We address issues, cases and matters of statutory and regulatory compliance of employment law that can impact a business' growth and profitability.
In a case of first impression, the Missouri Court of Appeals held that sexual stereotyping can support an inference that discrimination on the basis of “sex” occurred in the workplace. Lampley and Frost v. MCHR, Case No. WD80288 (Mo.App. W.D. 2017). The Appellate Court maintained that sexual orientation is not a “protected-class” under the Missouri Human Rights Act (MHRA), but held that sex-based stereotyping is a prohibited employment practice in Missouri and, therefore, can support an inference of unlawful sex discrimination.
What does Right to Work Mean? Employers are barred from: requiring employees to become, remain, or refrain from becoming a member of a labor organization; or pay dues or other charges required of labor organization members as a condition of employment. Any agreement, understanding, or practice, written or oral, implied or expressed, between any labor organization and employer that violates the rights of employees as guaranteed under Act is unlawful, null and void, and of no legal effect.
While the federal minimum wage remains unchanged at $7.55 per hour, both “red” and “blue” states continue to increase the required minimum wage rate under state law above the federal minimum wage rate on an increasing basis. As we previously reported, the minimum wage for Missouri employers increased on January 1, 2015 to $7.65 per hour. While there were efforts by the Illinois legislation to increase the state minimum wage rate to over $10.00 per hour in 2015, it was unable to pass both houses.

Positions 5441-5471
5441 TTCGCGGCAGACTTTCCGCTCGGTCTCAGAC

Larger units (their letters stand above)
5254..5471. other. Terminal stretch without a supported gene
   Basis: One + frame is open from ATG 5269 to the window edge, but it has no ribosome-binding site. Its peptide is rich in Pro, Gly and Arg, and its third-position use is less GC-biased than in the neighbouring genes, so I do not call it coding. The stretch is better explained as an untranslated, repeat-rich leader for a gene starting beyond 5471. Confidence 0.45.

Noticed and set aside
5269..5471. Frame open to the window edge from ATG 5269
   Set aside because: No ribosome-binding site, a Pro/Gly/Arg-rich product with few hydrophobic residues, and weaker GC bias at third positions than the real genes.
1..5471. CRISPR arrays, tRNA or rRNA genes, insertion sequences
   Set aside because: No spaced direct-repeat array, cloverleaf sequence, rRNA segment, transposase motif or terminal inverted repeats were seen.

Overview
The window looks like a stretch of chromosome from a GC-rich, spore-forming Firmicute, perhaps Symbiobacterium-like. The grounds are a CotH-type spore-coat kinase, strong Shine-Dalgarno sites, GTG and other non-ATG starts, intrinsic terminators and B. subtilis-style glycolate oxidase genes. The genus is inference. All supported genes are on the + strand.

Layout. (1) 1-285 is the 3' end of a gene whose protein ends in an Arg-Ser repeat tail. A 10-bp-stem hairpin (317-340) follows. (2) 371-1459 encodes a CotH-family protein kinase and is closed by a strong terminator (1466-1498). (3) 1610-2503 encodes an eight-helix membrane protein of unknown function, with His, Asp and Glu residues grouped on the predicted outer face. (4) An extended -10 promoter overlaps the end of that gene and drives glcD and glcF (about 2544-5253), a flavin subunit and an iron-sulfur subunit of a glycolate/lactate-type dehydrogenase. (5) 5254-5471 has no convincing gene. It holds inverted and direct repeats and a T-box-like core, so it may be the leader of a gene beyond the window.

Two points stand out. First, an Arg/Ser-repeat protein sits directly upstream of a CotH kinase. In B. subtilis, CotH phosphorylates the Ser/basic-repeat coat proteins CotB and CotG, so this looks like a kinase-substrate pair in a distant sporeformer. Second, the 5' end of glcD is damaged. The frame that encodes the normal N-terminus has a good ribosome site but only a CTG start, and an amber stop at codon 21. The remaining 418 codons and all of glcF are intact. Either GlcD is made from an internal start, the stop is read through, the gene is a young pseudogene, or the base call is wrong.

Title VII of the Civil Rights Act prohibits covered employers from making employment decisions based on an individual’s sex/gender. This year, the Equal Employment Opportunity Commission (EEOC), Department of Labor (DOL) and President Obama continued the ongoing efforts to expand employment protection to transgender workers.